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Top 10 Essential Tips for Cat Parents: A Veterinarian’s Guide

woman cuddling cat in arms

Welcome to the ultimate cat parent cheat sheet, fresh from the vet’s mouth! We sat down with a real-life cat whisperer Dr. Lee Pickett (okay, she’s a vet, but close enough), to lay down the feline facts. Ever wondered how to save a little on vet visits so you can afford more catnip? Or why you should ignore your cat’s insistence on taking car rides sans carrier?

Well, buckle up, because we’re diving into the top 10 things your vet wishes you knew. And no, ‘feed your cat extra treats’ isn’t one of them (though we suspect it was a close runner-up).

1. Timeliness Matters: Arrive on Time for Your Vet Appointment

Please show up on time for your appointment. If you’re late, you’ll get less of your veterinarian’s time or be asked to reschedule.

2. Smooth Sailing: Use a Carrier for Your Cat

Bring your cat in a carrier, because without one, your cat could startle and jump from your arms. Ideally, your carrier should have top and side openings, and the top should be secured with large clips, not individual screws, so the hospital staff can easily remove it.

Tip: Line the carrier with a towel, and spray the towel with the pheromone Feliway if your cat is nervous.

3. Save on Vet Bills: Prevent Diseases through Sterilization and Vaccination

Save money at the vet by preventing disease. Sterilize your cat to reduce the risk of mammary cancer, uterine infection, and spraying. Vaccinate to save money on disease treatment. Prevent heartworms, intestinal worms, fleas, and other parasites, rather than treat the problems they cause.

4. Hairy Situation: Seek Effective Solutions with Your Vet

It’s not normal for a cat to regularly throw up hairballs, and contrary to popular belief, research shows flavored petroleum jelly doesn’t relieve hairballs or move hair along the gastrointestinal tract. Veterinarians have a saying: Hairballs aren’t caused by a grease deficiency. See your vet to identify the cause of your cat’s vomiting and start effective therapy.

5. Water is Great, But Too Much Can be Bad: Watch for Signs

We humans are told to drink plenty of water. But if your cat drinks excessively or the litter box contains more urine clumps than usual, your kitty may be developing diabetes, kidney disease, or another problem. Make an appointment with your veterinarian to rule out any issues.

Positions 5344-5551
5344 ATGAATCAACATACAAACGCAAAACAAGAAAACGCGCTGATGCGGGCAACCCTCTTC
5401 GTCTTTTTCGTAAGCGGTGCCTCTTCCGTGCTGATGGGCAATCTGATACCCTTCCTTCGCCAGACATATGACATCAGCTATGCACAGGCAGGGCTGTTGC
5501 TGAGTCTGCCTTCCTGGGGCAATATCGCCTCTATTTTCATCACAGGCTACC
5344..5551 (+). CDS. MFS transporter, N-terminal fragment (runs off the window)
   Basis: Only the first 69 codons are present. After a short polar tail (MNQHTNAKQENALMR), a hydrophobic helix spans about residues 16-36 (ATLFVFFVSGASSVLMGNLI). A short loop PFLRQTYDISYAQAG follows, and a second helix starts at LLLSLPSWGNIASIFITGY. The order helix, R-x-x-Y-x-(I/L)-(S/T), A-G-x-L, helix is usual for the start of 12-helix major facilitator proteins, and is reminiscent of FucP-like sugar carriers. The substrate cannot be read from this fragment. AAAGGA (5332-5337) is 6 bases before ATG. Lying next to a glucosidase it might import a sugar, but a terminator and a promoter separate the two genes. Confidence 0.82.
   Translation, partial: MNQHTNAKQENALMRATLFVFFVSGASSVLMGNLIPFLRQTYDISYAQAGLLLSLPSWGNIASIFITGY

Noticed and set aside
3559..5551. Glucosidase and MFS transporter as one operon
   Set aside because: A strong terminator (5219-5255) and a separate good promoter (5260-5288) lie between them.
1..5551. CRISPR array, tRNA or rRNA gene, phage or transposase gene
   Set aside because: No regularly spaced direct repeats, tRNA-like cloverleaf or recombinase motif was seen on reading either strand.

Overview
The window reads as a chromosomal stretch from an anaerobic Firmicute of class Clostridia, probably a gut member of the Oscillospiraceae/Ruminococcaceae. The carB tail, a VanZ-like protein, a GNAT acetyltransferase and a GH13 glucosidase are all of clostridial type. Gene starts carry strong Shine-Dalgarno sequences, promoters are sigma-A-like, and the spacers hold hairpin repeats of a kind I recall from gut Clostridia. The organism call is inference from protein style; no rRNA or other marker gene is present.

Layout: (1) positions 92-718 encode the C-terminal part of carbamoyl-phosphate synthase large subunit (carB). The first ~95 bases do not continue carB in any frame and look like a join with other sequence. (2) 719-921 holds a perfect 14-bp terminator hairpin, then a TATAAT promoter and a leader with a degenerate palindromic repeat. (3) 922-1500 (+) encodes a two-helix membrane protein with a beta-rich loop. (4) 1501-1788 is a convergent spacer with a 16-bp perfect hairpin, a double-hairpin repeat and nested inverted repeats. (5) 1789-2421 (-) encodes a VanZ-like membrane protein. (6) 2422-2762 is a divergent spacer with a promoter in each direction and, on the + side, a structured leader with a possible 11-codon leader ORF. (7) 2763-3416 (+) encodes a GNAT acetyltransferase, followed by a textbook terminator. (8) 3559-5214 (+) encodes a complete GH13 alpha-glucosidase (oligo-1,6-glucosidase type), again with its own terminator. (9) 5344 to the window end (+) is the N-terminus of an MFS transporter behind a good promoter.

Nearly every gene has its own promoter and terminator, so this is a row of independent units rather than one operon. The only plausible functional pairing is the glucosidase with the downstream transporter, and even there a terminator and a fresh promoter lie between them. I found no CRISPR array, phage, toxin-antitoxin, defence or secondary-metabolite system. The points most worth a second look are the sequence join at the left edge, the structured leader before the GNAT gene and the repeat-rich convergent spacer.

6. Pearly Whites: Prioritizing Dental Health

Dental care is important. Without it, bacteria in the gums travel to the kidneys, liver, and heart, where they establish infections. Visit for a list of diets, treats, and other products recommended by veterinary dentists to decrease plaque and tartar.

7. Don’t Overfeed: Avoid Overfeeding to Prevent Health Complications

Pet food bags advise you to feed more than is healthy, presumably because manufacturers’ calculations are based on the needs of animals that haven’t been sterilized and therefore have high metabolic rates. Don’t let your cat get fat, because overweight cats are more likely to develop diabetes, arthritis and other disorders.

8. Cat-Proof Your Life: Learn About Toxic Substances for Cats

Some plants, human foods, and medications are toxic to cats. Examples are lilies, garlic, and acetaminophen (Tylenol). When in doubt, ask your veterinarian!

9. Mental Stimulation Matters: Environmental Enrichment Tips

Environmental enrichment keeps your cat happy and decreases the risk of disease. See

10. Friends for Life: Cherish Your Cat for a Lifetime

Most importantly, a cat lasts a lifetime. Your kitty is not a disposable commodity to relinquish when you get bored. Cherish your cat forever, and your cat will return your love many times over!

Edited by: Lizz Caputo, 2/2/2024

Dr. Lee Pickett

By Dr. Lee Pickett

Lee Pickett, VMD, practices companion animal medicine in North Carolina. Contact her at Copyright 2023 Dr. Lee Pickett and distributed by

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